If filing your taxes are indicative to the way you studied for exams in college, it’s highly likely you’ll be scrambling to get your taxes done at the very last minute this year. When we wait until the last minute, we often forget small yet important tax moves that can either save us money or make us money before we actually e-file or sign on the bottom line. Here are some last-minute tax moves to consider before you file.
The IRA Can Be Your Friend
So many people have small businesses or 1099 income and forget that even if they have retirement plan at work they can still contribute to a SEP-IRA plan. For 2017, the Simplified Employee Pension IRA can be used for those that have 1099 income, an LCC, or an S-Corporation. You can generally fund these up to 25% of total compensation (salary in an S-Corporation) or $54,000 for 2017 for those under the age of 50. Catch ups still apply for those at or over the age of 50.
The big one so many people forget is the Traditional Individual Retirement Account (IRA), which can offer you a 2017 tax deduction even up to the time you file here in 2017. That is because the IRS allows you to make those tax-deductible contributions for prior year all the way up to the filing deadline.
For those under the age of 50 you could make a contribution up to $5,500 and for those 50 or older in 2017 it will be up to $6,500. The big question will be whether or not you can deduct the IRA contribution. You can always make a contribution to save for retirement, just a question on whether or not you can deduct it.
For families who have eligibility to participate in a workplace retirement plan (401(k), 403(b), etc.) and made more than $119,000 adjusted gross income you will not be able to deduct the contribution. If you made between $99,000 and $119,000 you will be eligible for a partial deduction, and if you made less than $99,000 you can fully deduct the contribution. For single filers, the phase-out is between $62,000 and $72,000. Now, remember if you and your spouse had NO eligibility to qualified retirement plan at work, you can both fully deduct your contributions.
The Spousal IRA
Generally, individuals who are unemployed are not allowed to contribute to retirement accounts such as IRAs because they do not have eligible compensation. However, there is an exception for individuals with spouses who are employed and meet certain requirements. The employed spouse is allowed to make an IRA contribution on behalf of a non-working spouse or a spouse who has little income. These contributions are referred to as “spousal IRA contributions.” Here we review the requirements for making spousal IRA contributions. *source: Investopedia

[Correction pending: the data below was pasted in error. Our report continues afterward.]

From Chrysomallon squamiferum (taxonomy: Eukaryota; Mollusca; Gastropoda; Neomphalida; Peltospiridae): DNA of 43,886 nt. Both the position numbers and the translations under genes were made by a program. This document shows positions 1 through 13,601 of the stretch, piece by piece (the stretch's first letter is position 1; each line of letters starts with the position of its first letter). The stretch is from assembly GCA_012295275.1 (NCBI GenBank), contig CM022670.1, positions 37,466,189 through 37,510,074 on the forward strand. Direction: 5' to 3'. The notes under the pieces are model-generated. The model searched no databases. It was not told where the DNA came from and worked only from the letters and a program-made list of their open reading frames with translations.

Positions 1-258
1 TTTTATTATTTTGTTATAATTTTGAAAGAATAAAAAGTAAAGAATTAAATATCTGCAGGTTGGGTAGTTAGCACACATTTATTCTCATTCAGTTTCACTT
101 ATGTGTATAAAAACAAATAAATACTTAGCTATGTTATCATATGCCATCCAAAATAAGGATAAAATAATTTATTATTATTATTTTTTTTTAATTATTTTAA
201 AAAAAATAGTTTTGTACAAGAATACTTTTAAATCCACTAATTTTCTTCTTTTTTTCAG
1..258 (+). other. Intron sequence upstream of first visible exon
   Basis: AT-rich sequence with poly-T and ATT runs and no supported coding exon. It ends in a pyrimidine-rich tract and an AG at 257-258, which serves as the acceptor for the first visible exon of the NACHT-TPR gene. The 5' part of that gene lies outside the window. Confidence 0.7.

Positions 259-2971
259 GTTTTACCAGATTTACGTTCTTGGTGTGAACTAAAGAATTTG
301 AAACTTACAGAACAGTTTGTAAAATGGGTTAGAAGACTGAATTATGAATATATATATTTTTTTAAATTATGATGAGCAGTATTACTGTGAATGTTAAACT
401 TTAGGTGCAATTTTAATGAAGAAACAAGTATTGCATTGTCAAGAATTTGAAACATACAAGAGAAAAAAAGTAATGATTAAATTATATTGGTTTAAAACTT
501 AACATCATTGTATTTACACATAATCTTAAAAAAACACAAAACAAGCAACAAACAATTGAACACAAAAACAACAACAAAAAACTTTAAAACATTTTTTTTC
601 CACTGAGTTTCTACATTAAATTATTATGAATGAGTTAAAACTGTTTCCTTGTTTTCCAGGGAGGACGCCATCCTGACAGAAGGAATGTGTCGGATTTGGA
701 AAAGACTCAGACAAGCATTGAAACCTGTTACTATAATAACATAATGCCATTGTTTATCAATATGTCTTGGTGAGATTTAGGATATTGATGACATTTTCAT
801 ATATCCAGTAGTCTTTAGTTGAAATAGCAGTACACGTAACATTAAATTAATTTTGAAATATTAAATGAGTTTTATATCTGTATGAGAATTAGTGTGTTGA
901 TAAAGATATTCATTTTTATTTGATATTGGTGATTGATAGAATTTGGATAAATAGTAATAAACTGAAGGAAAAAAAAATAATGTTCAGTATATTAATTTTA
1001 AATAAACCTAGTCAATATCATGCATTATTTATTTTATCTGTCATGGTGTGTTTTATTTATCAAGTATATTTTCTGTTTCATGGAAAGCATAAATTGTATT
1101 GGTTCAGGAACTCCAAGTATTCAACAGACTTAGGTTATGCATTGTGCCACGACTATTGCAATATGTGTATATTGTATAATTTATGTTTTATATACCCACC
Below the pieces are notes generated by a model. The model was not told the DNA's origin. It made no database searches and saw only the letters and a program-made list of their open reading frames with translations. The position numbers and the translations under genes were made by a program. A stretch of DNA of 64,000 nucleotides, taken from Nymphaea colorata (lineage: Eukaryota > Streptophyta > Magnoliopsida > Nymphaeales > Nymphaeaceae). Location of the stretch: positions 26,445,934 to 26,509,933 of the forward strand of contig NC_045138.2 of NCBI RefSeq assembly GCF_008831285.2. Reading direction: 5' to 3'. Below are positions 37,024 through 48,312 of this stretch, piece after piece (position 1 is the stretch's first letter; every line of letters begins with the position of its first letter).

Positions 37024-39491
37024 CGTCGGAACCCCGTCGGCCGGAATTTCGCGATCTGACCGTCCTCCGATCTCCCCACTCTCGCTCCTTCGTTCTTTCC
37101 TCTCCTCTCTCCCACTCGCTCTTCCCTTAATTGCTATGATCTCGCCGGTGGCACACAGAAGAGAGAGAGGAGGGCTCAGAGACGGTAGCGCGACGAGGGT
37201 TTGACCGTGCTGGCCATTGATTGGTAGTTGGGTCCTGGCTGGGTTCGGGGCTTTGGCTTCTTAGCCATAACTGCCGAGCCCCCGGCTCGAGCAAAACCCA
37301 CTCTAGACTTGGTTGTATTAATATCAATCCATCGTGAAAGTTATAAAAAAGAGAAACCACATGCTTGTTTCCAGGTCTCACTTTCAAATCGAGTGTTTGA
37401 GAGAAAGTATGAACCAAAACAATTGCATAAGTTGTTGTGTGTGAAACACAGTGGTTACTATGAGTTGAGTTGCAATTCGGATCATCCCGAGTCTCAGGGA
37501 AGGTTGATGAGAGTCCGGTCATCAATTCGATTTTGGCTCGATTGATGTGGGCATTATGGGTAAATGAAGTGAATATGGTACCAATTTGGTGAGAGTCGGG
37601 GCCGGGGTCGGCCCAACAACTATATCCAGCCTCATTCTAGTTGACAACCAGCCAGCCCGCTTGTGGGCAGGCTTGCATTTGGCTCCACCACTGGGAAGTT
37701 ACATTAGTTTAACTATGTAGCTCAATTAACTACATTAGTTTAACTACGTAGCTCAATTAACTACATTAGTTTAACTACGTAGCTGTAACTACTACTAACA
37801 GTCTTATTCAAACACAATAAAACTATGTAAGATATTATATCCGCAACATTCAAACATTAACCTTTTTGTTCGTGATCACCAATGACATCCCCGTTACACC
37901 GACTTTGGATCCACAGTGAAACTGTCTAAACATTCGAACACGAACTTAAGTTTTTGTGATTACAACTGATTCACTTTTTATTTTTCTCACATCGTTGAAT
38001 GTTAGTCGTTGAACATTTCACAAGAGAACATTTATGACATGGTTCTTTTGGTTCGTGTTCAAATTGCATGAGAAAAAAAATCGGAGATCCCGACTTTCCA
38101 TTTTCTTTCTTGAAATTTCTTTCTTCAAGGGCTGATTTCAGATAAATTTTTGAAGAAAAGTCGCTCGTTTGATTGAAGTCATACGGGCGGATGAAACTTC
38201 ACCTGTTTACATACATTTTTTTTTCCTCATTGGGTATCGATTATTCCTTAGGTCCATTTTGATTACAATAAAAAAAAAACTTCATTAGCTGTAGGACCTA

In order to qualify for the spousal IRA, you must be married, file a joint return, and have earned compensation enough to fund the spousal IRA. The contributions limits remain the same as regular IRA with $5,500 being the max for those under the age of 50 and $6,500 being the max for those 50 or older.
Here’s the catch: You can deduct your full contribution to a spousal IRA in 2017 if you as a couple have an adjusted gross income (AGI) of $186,000 or less. You can deduct some portion of your contribution if your AGI is between $186,000 and $196,000 in 2017.
Last Minute Tax Deductions
2018 is going to present a whole new set of circumstances when you file in 2019 with the new tax law changes, so 2017 represents the last year for now that you could take advantage of certain tax deductions. Others will still be available, but it’s important you dig up every opportunity to maximize last minute tax deductions.
- Did you value correctly all of your non-cash charitable contributions and do you have your receipts?
- Did you account for all of your cash charitable contributions and mileage?
- What about your mileage from work that you were not reimbursed?
- Did you have business expenses you weren’t reimbursed at work as well?
- Does your state have any personal property tax or birthday taxes?
- Did you compare your state income tax vs. sales tax you paid during the year?
The point on this exercise is to get every possible last deduction you can get before you send your returns in to the IRS.
If You Owe, You Need To Pay
Just remember, that it is so important to file your return and pay if owe. Recently, I had four people I came across who hadn’t filed in multiple years. By not filing, you could be subject to failure to file penalties but more importantly if you owe money the clock starts ticking with penalties and interest. This is always a bad scenario and it’s better to face the music now versus later.
Remember as a final note that there are many types of tax credits available generally to lower income filers. These include the Earned Income Tax Credits, Retirement Savings Contribution Credits, and The American Opportunity Tax Credit all which can help you further reduce your taxes on a dollar for dollar basis.
If you want to set up a time to review your last three years tax returns, please go to oXYGen Financial to set up an appointment.